Joe Biden made his first appeal to Xi Jinping as U.S. President on Wednesday, pressing the Chinese leader on trade and Beijing's crackdown on Hong Kong democracy activists as well as other human rights concerns.

Biden raised concerns about China's economic practices

U.S Vice President Joe Biden Visits China
(Photo : Lintao Zhang/Getty Images)
BEIJING, CHINA - DECEMBER 04: Chinese President Xi Jinping (R) shake hands with U.S Vice President Joe Biden (L) inside the Great Hall of the People on December 4, 2013 in Beijing, China. U.S Vice President Joe Biden will pay an official visit to China from December 4 to 5.

The two leaders spoke just hours after Biden revealed plans for a Pentagon task force to review the U.S. national security strategy in China. Biden's first call also came after his announcement that he is imposing sanctions against Myanmar's military regime following the coup in the Southeast Asian country this month.

A White House statement said the President raised concerns regarding the "coercive and unfair economic practices" of Beijing, Chicago Tribune reported. Biden also pressed Xi on Hong Kong, Uighur, ethnic minority human rights abuses in the western Xinjiang province, and his actions against Taiwan.

After the call, Biden posted on Twitter, "I told him I'll work with China when it benefits the American people."

On the Chinese New Year occasion, Chinese state broadcaster CCTV said Biden and Xi "exchanged greetings and had an in-depth exchange of opinions on the bilateral relationship and major international and regional issues."

When he served as Barack Obama's vice president, Biden, who had dealt with the Chinese leader, used his first three weeks in the White House to make several calls with other leaders in the Indo-Pacific region. Biden tried to send the message that he would take a completely different approach to China than former President Donald Trump, who in the U.S.-China relationship placed trade and economic issues above all else.

With Japanese Prime Minister Yoshihide Suga, Biden underscored the U.S. commitment to protecting the Senkaku Islands, a group of uninhabited islets administered by Tokyo but claimed by Beijing late last month. 

In his appeal to India's Prime Minister Narendra Modi, Biden highlighted the need for "close cooperation in promoting a free and open Indo-Pacific." And last week, in his appeal to Australian Prime Minister Scott Morrison, the President emphasized that the two nations' coalition was crucial to the region's stability, the White House said.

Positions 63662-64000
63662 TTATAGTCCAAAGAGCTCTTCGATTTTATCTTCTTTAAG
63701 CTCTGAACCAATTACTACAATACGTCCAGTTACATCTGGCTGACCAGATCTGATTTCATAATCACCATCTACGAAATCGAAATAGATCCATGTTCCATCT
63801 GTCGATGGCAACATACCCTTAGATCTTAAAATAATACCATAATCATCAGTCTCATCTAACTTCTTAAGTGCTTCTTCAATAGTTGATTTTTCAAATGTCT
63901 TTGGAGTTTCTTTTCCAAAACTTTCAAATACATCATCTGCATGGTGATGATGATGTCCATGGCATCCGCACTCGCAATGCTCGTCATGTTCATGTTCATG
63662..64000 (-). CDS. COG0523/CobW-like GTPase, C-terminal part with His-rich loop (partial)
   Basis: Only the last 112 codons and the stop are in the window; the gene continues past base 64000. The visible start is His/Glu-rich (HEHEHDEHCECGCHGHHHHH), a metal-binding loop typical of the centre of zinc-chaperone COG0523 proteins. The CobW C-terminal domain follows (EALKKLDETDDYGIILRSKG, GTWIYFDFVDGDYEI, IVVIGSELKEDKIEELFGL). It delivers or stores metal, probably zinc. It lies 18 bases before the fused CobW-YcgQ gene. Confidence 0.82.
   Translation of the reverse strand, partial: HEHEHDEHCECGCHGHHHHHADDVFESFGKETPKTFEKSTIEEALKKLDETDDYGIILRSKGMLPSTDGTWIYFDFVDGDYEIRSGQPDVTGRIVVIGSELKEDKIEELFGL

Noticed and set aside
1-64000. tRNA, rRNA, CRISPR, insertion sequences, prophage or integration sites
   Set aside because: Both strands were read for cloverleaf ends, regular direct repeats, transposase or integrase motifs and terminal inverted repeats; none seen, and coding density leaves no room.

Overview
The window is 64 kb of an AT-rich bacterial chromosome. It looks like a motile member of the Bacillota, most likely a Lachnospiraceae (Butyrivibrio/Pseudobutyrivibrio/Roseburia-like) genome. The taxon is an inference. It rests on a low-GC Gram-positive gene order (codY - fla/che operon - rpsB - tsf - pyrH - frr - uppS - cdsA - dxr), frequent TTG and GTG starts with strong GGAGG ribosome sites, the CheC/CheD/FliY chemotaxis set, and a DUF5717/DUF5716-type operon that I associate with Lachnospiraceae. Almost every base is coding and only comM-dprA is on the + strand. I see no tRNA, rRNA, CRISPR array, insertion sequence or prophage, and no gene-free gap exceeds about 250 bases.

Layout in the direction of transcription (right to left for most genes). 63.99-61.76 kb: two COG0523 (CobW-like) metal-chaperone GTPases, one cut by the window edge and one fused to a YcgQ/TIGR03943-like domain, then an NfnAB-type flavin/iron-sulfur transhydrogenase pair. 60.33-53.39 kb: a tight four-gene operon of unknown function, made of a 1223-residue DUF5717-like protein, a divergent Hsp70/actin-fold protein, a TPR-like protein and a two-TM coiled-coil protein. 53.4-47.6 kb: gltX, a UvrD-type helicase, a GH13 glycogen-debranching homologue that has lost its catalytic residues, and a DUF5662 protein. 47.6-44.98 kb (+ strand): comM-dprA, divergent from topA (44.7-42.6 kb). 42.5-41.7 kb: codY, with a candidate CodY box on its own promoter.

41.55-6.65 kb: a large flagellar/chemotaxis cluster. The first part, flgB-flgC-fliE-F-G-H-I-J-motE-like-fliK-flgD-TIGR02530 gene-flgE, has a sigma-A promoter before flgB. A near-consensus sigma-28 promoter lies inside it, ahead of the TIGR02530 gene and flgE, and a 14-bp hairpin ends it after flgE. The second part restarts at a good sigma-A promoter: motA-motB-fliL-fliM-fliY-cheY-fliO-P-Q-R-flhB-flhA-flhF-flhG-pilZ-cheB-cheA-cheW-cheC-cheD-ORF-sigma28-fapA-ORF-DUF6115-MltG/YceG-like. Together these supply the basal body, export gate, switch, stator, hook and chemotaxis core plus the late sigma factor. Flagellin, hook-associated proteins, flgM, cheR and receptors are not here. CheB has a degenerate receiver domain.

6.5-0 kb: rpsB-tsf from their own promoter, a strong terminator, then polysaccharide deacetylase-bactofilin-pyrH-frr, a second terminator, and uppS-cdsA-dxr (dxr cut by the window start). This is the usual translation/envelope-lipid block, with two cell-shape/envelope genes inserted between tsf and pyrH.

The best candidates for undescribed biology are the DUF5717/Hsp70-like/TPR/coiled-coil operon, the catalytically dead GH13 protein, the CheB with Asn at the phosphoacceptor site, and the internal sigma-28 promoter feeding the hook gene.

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Biden ends weeks of silence between US-China leaders

On Wednesday night, President Joe Biden held his first official phone call with Chinese President Xi Jinping, ending weeks of conspicuous silence between them.

Biden confronted Xi during the call about China's coercive and unequal economic policies, the crackdown in Hong Kong, human rights violations in Xinjiang, and more assertive behavior in the region, including against Taiwan. Among other issues, they also discussed the COVID-19 pandemic and climate change, as per Politico via MSN.

On Wednesday, two senior administration officials said that the call, which came three weeks after Biden's inauguration, resulted from comprehensive discussions with U.S. allies in Europe and Asia on the development of a new China policy.

Before calling Xi, Biden talked to over a dozen other heads of state, including Russian President Vladimir Putin, prompting concerns about whether Washington was giving Beijing a head start on ramming through its trade initiatives to foreign policy.

In their initial contacts with China, the officials admitted that the new administration was "very careful." Still, they said the preparatory talks with allies had put Biden in a "strong position" to negotiate with his Chinese counterpart.

Read also: Chinese Communist Party to be Held Accountable for Activities to Knee Cap the West

China's Xi told Biden confrontation would be a disaster

According to US News, the conflict between China and the United States will be a disaster for both nations. Chinese President Xi Jinping told U.S. counterpart Joe Biden that the two sides should re-establish the means to prevent misunderstandings and misjudgments.

According to the discussions, Xi also told Biden that he hopes that the U.S. can carefully deal with issues linked to Taiwan, Hong Kong, and Xinjiang, which has a dispute to Chinese sovereignty and territorial integrity' report published on Thursday by Chinese state television.

Read also: Biden Announces New Pentagon Task Force to Review China's Strategy